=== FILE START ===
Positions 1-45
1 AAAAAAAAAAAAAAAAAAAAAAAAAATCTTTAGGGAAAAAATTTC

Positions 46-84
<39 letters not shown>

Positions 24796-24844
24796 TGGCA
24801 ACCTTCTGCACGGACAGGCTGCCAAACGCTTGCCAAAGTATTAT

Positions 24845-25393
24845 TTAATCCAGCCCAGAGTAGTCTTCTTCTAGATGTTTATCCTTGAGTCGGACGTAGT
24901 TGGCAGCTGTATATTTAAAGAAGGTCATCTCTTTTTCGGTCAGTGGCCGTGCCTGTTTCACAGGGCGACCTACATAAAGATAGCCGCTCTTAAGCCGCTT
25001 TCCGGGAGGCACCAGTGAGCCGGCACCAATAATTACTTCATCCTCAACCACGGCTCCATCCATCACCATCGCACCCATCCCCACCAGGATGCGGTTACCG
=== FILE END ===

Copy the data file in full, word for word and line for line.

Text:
Positions 1-45
1 AAAAAAAAAAAAAAAAAAAAAAAAAATCTTTAGGGAAAAAATTTC

Positions 46-84
<39 letters not shown>

Positions 24796-24844
24796 TGGCA
24801 ACCTTCTGCACGGACAGGCTGCCAAACGCTTGCCAAAGTATTAT

Positions 24845-25393
24845 TTAATCCAGCCCAGAGTAGTCTTCTTCTAGATGTTTATCCTTGAGTCGGACGTAGT
24901 TGGCAGCTGTATATTTAAAGAAGGTCATCTCTTTTTCGGTCAGTGGCCGTGCCTGTTTCACAGGGCGACCTACATAAAGATAGCCGCTCTTAAGCCGCTT
25001 TCCGGGAGGCACCAGTGAGCCGGCACCAATAATTACTTCATCCTCAACCACGGCTCCATCCATCACCATCGCACCCATCCCCACCAGGATGCGGTTACCG